Our Motherland, Our Country: Gender Discrimination in the Middle East and North Africa
In the Middle East and North Africa region, there is a large and growing number of stateless individuals, i.e. those who do not possess nationality due to various reasons such as stateless parents, failure to register for citizenship, and gender discriminatory laws. Because these individuals lack documentation linking them to the state in which they live, they are deprived of the rights that a national would enjoy, such as the issuing of birth and marriage certificates as well as schooling and work. The situation worsens when gender discriminatory laws and custom reproduce statelessness in new generations, who are unable to practice their agency and pursue their ambitions. A new report examines the relationship between gender discrimination and statelessness in the Middle East.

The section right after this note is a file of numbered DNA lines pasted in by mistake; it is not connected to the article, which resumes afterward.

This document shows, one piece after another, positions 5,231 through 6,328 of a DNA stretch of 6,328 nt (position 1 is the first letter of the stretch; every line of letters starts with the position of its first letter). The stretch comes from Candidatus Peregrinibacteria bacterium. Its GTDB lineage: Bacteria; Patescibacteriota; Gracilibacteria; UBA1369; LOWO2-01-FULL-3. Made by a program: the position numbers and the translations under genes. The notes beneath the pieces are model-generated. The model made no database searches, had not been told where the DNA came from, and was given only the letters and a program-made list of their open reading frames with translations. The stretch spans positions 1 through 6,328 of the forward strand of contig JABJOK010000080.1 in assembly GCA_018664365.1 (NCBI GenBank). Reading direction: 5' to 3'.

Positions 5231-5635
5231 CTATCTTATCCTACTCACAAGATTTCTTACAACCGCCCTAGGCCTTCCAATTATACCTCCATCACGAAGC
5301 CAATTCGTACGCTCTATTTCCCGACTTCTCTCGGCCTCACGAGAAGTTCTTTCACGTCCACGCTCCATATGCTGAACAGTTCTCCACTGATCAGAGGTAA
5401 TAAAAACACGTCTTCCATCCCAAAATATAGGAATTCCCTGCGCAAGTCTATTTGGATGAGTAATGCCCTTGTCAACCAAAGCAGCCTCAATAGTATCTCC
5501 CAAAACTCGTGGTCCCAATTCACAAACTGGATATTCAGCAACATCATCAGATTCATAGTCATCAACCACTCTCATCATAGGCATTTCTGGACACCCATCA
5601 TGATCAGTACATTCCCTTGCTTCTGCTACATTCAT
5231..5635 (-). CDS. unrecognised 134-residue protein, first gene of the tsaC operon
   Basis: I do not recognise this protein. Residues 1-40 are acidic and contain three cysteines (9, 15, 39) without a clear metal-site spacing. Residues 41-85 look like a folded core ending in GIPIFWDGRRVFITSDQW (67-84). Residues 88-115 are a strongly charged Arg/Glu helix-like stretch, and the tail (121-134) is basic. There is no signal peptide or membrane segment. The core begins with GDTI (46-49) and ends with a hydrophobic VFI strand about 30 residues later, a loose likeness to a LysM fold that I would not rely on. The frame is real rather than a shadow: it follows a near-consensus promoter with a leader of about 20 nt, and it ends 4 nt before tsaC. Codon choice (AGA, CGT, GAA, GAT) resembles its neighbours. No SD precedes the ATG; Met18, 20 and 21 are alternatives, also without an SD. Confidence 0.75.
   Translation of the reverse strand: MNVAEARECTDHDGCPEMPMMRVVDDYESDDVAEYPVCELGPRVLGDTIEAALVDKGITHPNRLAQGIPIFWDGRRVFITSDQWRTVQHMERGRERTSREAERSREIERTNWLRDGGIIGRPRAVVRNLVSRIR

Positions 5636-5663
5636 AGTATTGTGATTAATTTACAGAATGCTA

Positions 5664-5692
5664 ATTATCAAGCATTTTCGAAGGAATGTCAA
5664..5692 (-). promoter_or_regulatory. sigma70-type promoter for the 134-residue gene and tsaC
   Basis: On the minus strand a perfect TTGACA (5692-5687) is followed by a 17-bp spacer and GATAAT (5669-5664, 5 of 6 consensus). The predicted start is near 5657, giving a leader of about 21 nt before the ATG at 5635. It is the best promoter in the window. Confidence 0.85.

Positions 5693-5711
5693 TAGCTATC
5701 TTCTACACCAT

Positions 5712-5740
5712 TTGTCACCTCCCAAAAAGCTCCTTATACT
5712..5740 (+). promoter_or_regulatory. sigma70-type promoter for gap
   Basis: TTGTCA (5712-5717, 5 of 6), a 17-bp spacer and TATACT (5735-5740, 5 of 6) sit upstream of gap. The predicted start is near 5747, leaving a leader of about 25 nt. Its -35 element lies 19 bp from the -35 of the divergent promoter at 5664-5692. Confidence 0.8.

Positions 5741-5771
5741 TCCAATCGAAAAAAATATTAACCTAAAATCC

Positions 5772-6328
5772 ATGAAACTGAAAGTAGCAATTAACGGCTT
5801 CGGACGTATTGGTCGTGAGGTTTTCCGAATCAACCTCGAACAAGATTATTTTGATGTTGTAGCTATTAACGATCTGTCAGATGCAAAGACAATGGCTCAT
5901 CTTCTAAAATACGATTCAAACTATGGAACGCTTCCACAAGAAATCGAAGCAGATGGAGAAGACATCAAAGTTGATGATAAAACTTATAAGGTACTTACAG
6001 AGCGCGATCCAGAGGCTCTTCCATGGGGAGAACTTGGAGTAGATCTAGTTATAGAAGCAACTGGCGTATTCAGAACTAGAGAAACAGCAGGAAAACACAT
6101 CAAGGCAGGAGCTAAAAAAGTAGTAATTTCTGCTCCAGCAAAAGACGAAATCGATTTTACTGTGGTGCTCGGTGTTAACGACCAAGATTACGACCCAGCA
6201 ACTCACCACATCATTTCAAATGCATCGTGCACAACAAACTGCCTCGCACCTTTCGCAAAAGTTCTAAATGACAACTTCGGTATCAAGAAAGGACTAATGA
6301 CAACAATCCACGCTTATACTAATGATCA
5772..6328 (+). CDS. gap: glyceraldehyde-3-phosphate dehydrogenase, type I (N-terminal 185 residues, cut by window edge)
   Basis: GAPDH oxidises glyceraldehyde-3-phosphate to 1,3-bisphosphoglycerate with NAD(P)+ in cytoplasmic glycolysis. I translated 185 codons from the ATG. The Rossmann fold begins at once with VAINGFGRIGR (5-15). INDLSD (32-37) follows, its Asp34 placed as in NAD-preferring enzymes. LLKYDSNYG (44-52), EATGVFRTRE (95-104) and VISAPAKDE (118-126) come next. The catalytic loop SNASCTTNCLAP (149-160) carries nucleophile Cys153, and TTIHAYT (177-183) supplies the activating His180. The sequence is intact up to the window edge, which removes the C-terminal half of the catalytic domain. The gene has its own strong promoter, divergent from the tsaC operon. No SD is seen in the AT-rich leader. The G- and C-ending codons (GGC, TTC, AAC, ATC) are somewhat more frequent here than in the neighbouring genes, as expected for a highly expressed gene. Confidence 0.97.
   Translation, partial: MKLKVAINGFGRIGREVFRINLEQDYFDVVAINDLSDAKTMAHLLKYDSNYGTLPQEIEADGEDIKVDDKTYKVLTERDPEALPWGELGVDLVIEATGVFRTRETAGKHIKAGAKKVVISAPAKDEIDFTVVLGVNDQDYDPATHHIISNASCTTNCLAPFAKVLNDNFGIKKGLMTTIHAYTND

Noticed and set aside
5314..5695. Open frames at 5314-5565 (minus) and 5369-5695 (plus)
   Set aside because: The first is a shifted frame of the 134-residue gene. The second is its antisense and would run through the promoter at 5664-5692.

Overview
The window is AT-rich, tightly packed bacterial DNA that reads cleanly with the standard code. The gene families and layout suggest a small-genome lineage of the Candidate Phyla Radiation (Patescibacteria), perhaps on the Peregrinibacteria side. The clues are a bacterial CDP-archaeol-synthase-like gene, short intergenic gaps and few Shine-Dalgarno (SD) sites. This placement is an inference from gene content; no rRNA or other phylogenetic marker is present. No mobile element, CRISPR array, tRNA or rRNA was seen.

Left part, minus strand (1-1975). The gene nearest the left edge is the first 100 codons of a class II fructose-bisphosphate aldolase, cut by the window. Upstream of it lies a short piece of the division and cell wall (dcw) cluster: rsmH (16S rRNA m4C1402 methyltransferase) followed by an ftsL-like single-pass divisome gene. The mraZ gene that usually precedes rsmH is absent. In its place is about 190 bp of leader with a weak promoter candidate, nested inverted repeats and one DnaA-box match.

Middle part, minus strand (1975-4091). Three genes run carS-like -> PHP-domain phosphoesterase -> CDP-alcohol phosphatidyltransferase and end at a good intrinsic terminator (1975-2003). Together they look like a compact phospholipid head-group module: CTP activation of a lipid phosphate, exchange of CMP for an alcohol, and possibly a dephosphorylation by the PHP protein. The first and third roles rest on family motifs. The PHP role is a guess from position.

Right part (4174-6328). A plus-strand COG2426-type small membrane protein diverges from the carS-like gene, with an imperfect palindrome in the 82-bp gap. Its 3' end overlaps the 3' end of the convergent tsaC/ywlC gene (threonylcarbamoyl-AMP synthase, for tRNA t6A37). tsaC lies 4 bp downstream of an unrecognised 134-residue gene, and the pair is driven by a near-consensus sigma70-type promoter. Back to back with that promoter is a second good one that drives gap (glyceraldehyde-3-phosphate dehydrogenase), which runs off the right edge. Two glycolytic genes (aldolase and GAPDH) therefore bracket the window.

The Women's Refugee Commission and the Statelessness Program of Tilburg Law School have published a report on the relationship between gender discrimination and statelessness in the Middle East. This report uses four countries, Jordan, Kuwait, Egypt, and Morocco, as case studies in order to understand and explain the different aspects of gender discrimination and statelessness. The report examines the effect of statelessness on processes of life, such as starting a family, which stateless individuals are often unable to do due to lack of documentation, lack of financial resources, and inability to find partners. The report also examines the effect of statelessness on family (dis)unity and property rights. Importantly, there is also a discussion of the psychological wellbeing of individuals within families suffering from statelessness, and this discussion includes both those who are stateless and those who hold nationality. The writers of the report also offer several important recommendations to states, civil society, and international organizations, to improve the situation of stateless individuals.